Yoga for a Lifetime: Yoga Sutra 3:6

Yogena yogo jnatavyo
Yogo yogat pravartate
Yo prama tastu yogena
Sa yoga ramate ciram

Only through yoga, yoga is known,
Only through yoga, yoga progresses,
One who is patient with yoga,
Bears the fruits for a long time.

The teacher that taught me to teach gave me this chant and I have always loved it.  It is from Vyasa's fifth century commentary (the first that we know about) on Patanjali's Yoga Sutras. 

The point of a sutra (literally a thread), is that it states a teaching in the most succinct way possible; with the guidance of your teacher, you extrapolate that sutra to uncover its depth of meaning and to apply it to your life-practice.  Vyasa was one of those teachers and the above is from his commentary on Yoga Sutra 3:6, which reads:

tasya bhumisu viniyogah
Samyama must be developed gradually

Samyama means constraint and describes the self-restraint that ensues when one practices meditation (specifically, the last three of the eight limbs of yoga: dharana, dhyana and samadhi).

In its essence it describes the patience that is required when one practices yoga.  Yoga is a practice that benefits from slow and steady progress, commitment and the willingness to wait and see.  One of the joys of yoga is how (to paraphrase the words of TKV Desikachar) we simply begin where we are and let whatever happens happen. 

The strength in the path of yoga lies in part in its slowness; the lessons that you will learn on your mat are the lessons of a lifetime, not a few months.  This is not a quick fix, a cure-all, a handy package that will pick you up, make you strong, calm you down and set you rolling; it is a gradual unfolding of awareness and understanding that will enrich your life and everything you do in your life.  This is why yogis need not fear growing older, for there is always something new that will be learnt, a new view, a different way of being that changes, improves, teaches... it never stops; we never get 'there', we only learn how to learn from everything that comes to us in life.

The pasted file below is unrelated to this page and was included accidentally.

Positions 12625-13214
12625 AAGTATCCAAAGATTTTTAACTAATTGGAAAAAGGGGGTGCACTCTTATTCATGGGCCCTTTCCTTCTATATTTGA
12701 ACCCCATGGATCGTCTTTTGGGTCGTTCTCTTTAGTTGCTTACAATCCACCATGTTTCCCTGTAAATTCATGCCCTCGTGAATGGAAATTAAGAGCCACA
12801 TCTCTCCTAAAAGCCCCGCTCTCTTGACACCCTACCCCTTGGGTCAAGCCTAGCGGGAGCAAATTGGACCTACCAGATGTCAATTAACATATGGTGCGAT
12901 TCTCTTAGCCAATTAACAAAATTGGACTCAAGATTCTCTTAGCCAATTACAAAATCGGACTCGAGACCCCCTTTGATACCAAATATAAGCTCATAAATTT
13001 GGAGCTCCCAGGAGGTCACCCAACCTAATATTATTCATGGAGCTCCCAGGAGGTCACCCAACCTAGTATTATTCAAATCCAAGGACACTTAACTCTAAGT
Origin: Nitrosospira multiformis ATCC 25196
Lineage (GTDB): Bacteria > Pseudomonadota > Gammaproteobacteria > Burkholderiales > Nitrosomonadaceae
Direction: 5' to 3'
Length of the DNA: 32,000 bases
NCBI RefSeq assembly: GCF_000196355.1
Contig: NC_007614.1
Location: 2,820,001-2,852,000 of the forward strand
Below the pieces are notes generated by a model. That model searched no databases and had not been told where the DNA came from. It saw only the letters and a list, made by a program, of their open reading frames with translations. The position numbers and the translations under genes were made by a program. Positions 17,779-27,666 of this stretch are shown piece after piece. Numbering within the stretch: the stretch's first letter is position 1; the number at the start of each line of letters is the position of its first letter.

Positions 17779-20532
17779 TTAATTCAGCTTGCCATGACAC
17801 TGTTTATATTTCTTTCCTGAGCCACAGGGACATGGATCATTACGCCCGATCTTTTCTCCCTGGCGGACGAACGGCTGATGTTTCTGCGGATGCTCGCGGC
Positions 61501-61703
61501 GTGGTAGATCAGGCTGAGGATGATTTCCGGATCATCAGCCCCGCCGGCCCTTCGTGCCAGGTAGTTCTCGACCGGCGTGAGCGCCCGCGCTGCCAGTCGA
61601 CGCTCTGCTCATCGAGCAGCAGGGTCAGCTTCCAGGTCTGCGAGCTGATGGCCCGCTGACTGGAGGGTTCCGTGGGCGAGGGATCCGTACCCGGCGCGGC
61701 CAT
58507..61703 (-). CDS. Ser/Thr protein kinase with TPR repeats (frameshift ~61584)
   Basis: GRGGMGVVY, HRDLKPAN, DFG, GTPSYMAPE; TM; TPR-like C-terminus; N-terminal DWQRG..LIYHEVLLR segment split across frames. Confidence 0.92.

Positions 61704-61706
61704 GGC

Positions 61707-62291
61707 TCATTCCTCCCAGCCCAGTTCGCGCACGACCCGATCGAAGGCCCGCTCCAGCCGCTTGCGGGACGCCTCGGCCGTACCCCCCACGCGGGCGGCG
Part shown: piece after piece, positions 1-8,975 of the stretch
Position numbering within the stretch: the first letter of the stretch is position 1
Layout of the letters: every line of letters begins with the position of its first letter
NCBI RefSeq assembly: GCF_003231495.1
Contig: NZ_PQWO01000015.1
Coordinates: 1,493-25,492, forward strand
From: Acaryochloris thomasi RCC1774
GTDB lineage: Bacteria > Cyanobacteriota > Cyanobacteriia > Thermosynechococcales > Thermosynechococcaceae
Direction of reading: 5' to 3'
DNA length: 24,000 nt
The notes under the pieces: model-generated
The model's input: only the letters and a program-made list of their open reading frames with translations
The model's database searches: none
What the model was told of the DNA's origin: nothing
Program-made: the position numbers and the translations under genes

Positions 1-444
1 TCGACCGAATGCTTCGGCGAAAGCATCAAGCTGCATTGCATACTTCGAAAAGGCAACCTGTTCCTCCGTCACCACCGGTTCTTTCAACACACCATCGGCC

Moreover, it is often the case that we are wrong about what we think we are doing when we start to practise yoga and where we think we are headed with it.  I know scientists who have become yoga teachers, accountants who are training to be school-teachers, athletes whose main practice now is meditation and mothers who have become midwives, all of whom express surprise at where they have ended up at the same time as they acknowledge that where they are now is exactly where they feel they are supposed to be.  Transformation is mysterious: you just don't know where you are going.  Better to put your faith in your practice and let it guide you, rather than push it around, trying to make it look like you think it should.

The only thing that yoga asks of you is that you do it, and this is encapsulated in this sutra and in Vyasa's beautiful explanation of it.  You can't read about it in a book; you can't have someone tell you about it; you can't dip in and out of it; if you want to be a yoga student and to discover all its riches, then you have to turn up, you have to do it (and remember that leaping about on a yoga mat was never the apogee of yoga practice that some yoga studios and students would have us believe - asana is the means, not the goal).

Yoga requires patience and teaches patience, it's wealth lies in the way its lessons open to us gradually, giving us time to acknowledge, understand and assimilate the things that we are learning, seeing and encompassing in our lives as we continue with our practice.  You start where you are every single time you practice, with a beginner's mind and a humble heart and these techniques, handed down, refined and shared over generations, help you towards a healthier, more whole, more established and simple way of being. 

Your practice is like the ripening of fruit over a summer, which happens quite naturally and in its own time, you are simply ripening over a lifetime. 

 

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